I have attended more than a couple of fire service classes over the past few years, and I also have a stack of firefighting trade periodicals sitting on my desk that I read frequently. In each, I see the same theme being emphasized over and over again — firefighter safety. This I applaud...
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I have been a proponent of the need to train our public to prevent and survive fires the same way we train our firefighters to respond and suppress them, because the environment both find themselves in when inside a fire is exactly the same. Our very own International Fire Service Training Association (IFSTA) instructor manual, seventh edition — the manual we use to learn how to train firefighters — states on page 144 in the Principles of Learning chapter, "Instructors encourage the development of attitudes and values in subtle and indirect ways," and the attitude instilled in the student are the same values that are demonstrated by instructors.
So if NFPA Firefighter I is the foundation upon which our newest firefighters build, and if what our instructor manual says is true, then what attitudes and values are we giving our recruits by downplaying the importance of prevention? Isn't the strongest building only as good as its foundation? What are we saying as a profession whose sole purpose is to protect lives and property from fire when we no longer require our newest members to learn anything about preventing deadly fires from starting?
Let's take this even a step further. According to the NFPA 2007 Fire Department Profile, 73% of the firefighters in the U.S. are volunteers. I am willing to bet due to time and cost restraints caused by an overworked, overstressed and underpaid pool of volunteers who have little time to donate, most will go only as far as Firefighter I. Conceivably, 73% of the firefighters protecting our citizens from fire in this country may not learn prevention as part of their training, and the other 27% will get it at a later date.
This is our national professional standard! What are we saying? This is a standard within a profession that claims to dedicate itself to protecting lives and property from fire, but in a nation that leads the industrialized world in fire deaths every year. A nation that kills more citizens in fire every year than in four years of combat in Iraq, and for common and predictable — and thus preventable — reasons. These are the same fires that cause our firefighters to be killed or injured while responding to them and fighting them. What message are we portraying as a profession? What are we saying about the basics of our job? Would any other successful organization operate this way? Most successful organizations instill in their new employees the values of the organizations from the very start, along with what is expected of each employee to succeed and to make the organizations successful.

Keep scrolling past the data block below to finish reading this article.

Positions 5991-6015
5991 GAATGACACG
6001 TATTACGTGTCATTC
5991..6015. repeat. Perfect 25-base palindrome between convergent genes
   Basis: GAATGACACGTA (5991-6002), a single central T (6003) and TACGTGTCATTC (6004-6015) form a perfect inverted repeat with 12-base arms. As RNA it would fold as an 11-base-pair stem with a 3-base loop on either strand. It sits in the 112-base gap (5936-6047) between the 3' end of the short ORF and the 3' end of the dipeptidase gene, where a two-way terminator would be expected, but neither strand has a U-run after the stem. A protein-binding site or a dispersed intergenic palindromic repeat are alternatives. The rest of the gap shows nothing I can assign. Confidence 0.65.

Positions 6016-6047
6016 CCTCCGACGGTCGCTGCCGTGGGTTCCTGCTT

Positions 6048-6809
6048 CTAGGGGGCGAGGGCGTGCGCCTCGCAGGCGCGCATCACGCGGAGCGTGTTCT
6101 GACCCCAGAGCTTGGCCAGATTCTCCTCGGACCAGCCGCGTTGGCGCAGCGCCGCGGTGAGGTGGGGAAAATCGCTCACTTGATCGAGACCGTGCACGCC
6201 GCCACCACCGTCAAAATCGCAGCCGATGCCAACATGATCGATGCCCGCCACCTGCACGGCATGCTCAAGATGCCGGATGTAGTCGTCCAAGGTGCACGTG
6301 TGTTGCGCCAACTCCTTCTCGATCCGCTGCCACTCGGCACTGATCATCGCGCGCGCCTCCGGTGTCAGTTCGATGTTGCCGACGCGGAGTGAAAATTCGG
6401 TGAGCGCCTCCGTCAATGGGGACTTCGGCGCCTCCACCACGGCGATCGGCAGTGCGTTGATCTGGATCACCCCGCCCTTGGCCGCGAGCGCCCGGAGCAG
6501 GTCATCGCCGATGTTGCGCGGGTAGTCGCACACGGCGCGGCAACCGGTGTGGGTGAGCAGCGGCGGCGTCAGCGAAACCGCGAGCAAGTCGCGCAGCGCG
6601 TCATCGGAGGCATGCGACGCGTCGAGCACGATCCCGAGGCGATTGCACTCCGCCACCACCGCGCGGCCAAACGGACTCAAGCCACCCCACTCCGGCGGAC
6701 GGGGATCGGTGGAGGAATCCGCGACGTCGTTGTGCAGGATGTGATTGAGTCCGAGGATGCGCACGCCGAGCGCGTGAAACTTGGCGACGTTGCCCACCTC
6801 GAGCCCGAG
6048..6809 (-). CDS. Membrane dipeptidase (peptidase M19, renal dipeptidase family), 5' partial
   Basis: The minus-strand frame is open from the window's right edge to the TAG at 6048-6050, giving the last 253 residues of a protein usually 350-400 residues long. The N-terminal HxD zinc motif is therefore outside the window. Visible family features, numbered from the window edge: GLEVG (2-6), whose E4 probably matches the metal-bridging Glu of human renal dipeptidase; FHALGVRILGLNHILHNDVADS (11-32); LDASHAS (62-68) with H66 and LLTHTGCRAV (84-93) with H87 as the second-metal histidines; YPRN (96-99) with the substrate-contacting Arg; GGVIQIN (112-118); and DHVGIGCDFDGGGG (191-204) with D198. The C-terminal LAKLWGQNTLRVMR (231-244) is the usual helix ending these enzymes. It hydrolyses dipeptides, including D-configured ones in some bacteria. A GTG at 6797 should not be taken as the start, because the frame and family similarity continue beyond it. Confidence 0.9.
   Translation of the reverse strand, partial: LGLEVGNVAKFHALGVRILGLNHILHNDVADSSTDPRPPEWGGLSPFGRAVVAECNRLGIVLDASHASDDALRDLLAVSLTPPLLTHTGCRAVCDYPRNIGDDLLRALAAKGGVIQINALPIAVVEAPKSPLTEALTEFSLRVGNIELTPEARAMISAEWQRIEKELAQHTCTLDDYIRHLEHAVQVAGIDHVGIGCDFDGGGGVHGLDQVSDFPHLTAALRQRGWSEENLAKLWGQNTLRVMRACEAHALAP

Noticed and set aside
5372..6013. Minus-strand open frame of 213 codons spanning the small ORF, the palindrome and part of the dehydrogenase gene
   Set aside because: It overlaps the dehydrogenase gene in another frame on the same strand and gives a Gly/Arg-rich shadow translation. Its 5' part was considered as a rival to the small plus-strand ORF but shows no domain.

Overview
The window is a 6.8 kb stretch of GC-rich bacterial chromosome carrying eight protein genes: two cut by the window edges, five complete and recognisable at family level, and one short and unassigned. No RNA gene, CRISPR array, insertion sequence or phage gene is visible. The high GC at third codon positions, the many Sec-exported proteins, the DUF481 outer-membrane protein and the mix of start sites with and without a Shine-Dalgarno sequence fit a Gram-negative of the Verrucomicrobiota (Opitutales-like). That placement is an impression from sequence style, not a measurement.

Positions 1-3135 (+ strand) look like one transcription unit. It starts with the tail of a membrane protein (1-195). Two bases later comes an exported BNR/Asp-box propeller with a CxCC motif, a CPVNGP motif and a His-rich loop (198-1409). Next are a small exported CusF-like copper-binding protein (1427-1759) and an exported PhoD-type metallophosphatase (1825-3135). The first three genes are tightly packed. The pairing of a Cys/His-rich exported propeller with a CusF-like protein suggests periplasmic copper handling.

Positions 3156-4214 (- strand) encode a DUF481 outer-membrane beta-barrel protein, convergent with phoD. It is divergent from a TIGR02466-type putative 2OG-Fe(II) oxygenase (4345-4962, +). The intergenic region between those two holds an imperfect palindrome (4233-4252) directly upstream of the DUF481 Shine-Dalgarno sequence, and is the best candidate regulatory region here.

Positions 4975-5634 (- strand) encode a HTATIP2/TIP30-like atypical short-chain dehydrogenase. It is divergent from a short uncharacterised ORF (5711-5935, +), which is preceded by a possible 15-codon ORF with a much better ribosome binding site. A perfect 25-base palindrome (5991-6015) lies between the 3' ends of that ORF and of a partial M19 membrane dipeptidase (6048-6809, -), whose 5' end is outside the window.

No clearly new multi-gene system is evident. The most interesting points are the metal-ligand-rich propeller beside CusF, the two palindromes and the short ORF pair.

Imagine that during their initial training, every one of our new, impressionable firefighters received a strong prevention foundation. What would the result be if we taught and wrote about prevention with the same frequency, and with the same intensity, as we do about fireground survival skills? How many civilian contacts do our firefighters make across the nation every day while performing their duties? Multiply that by the number of people they know in their personal lives. It is like the pebble-in-the-pond analogy; the ripples spread out until they come ashore.
The U.S. Fire Administration (USFA), whose foundation rests in the America Burning report, offers free fire prevention materials to any fire department in the United States. From coloring books to videos, this material is there for the asking and costs nothing, yet the USFA may be forced to scale back or even discontinue this program because of the lack of requests from fire departments for these prevention materials.
Will we prevent all fires? Will we prevent all fire deaths? The answer obviously is no. Will we prevent all firefighter deaths? That answer is probably no as well, but we continue to try because even if we can save a single life of one of our own, then it is worth all the effort. Just like those families who visit the station, such differences can be for our own firefighters by simply reminding them to buckle up, mask up, not to freelance and to eat healthy. This is done by officers who are educated on the causes of firefighter deaths. Why do we not have the same attitude toward our citizens? Aren't they the ones we are supposed to be protecting?
NFPA Firefighter I is a consensus standard and it is not formed by just one person, but by a group of fire service professionals. In 2012, NFPA 1001 is up for revision. I challenge you all to let your voices be heard and not only get prevention back into NFPA Firefighter I, but in the front of the manuals as well. By doing this, we as a profession of people dedicated to protecting life and property from fire can let it be known that we not only preach prevention first, but we practice it as well; and by doing so, instill in our newest members that their first job is to prevent fires before suppressing them.